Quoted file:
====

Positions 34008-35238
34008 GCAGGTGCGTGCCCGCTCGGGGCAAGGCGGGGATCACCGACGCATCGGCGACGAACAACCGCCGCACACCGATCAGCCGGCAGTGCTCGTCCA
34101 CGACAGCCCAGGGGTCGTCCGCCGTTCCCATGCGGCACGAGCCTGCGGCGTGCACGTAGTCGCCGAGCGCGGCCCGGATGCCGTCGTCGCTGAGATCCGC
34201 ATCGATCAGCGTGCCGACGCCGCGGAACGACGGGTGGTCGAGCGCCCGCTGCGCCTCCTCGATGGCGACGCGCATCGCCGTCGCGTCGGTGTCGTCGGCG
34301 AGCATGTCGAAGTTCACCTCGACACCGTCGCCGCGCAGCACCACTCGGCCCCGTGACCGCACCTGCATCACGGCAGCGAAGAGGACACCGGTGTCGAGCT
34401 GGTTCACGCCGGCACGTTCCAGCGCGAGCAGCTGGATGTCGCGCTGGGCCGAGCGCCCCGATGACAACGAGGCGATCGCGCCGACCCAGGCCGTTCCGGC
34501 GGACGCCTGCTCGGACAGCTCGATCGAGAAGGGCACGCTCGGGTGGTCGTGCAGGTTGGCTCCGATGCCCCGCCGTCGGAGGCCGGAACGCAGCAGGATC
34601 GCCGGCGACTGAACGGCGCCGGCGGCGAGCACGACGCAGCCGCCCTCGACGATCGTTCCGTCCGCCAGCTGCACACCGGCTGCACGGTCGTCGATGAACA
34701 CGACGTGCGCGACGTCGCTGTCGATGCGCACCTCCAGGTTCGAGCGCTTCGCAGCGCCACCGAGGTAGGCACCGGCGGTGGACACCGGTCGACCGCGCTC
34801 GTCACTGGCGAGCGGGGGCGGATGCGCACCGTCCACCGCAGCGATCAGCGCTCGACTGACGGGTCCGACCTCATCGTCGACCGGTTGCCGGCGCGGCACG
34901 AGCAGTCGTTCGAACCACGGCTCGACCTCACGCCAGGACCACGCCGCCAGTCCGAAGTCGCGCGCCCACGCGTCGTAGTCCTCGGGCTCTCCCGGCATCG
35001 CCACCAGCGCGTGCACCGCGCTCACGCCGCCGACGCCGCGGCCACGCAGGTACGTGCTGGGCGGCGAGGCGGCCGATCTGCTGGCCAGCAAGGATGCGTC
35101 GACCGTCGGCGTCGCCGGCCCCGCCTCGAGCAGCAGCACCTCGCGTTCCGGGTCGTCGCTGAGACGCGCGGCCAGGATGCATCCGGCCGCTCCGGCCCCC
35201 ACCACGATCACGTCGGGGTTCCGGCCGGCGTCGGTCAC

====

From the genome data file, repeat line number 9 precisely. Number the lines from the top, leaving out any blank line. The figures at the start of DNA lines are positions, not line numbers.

34701 CGACGTGCGCGACGTCGCTGTCGATGCGCACCTCCAGGTTCGAGCGCTTCGCAGCGCCACCGAGGTAGGCACCGGCGGTGGACACCGGTCGACCGCGCTC